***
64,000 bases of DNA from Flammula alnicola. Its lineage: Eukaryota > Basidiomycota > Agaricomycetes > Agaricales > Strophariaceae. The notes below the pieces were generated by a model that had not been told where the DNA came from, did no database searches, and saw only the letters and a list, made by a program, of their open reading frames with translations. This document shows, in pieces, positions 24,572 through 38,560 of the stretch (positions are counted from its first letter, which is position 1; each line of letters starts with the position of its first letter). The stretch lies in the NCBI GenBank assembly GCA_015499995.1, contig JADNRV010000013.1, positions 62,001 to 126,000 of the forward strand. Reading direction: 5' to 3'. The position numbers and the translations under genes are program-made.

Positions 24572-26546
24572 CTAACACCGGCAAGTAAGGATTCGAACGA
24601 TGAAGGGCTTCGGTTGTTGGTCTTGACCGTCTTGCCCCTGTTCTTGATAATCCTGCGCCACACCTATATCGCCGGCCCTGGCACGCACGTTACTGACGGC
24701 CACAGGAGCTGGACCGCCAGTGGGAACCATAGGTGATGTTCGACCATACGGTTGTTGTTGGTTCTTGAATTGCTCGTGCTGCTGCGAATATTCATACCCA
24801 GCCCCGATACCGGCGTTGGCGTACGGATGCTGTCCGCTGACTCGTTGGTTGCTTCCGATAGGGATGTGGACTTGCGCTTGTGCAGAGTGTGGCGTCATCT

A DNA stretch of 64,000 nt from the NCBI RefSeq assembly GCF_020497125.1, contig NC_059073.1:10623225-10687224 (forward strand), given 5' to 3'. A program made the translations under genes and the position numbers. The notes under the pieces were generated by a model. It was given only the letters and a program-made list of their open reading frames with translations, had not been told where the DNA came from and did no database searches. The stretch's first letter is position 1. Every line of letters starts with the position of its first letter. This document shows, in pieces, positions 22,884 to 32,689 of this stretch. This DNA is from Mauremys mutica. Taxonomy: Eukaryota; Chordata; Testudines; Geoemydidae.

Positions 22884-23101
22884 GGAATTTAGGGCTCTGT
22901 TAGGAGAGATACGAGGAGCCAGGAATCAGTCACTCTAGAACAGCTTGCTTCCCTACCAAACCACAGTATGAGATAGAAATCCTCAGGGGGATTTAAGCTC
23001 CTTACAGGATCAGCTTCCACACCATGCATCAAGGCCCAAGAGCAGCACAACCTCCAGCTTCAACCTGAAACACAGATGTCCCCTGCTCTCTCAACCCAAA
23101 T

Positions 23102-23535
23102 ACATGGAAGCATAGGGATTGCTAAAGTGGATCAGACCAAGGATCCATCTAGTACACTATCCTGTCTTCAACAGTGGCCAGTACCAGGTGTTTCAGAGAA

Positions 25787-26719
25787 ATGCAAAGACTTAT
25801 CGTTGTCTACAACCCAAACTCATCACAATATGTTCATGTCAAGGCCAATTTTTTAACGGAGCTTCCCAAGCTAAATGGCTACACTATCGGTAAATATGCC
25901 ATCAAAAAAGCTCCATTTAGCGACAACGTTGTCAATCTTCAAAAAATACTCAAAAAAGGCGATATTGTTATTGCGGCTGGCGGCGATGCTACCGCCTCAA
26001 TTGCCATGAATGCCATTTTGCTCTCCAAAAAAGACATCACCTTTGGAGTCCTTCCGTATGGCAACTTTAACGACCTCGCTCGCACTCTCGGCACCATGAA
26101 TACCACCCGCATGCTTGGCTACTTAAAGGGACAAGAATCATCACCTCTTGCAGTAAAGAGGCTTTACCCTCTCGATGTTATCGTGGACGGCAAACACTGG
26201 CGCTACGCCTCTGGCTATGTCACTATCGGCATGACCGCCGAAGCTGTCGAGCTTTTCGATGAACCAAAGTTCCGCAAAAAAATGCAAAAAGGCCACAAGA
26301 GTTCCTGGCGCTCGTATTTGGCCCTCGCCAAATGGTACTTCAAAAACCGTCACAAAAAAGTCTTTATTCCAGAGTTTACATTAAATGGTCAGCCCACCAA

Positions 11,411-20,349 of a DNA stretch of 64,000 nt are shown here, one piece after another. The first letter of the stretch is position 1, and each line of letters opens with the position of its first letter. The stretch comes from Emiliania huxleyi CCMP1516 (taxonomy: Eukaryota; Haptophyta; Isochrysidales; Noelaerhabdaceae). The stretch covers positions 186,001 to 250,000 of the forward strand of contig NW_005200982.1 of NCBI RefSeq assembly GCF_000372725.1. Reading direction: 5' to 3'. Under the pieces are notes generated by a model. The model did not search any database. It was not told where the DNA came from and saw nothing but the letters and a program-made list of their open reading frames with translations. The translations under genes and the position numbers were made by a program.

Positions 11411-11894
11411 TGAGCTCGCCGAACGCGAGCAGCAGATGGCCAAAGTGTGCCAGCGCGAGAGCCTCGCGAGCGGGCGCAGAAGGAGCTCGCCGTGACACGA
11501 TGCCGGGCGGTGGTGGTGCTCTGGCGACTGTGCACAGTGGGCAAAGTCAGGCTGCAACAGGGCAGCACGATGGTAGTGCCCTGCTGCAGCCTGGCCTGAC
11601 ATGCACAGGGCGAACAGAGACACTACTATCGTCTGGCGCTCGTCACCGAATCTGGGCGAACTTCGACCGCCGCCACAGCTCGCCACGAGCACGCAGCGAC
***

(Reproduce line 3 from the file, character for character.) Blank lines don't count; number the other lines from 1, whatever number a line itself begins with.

24572 CTAACACCGGCAAGTAAGGATTCGAACGA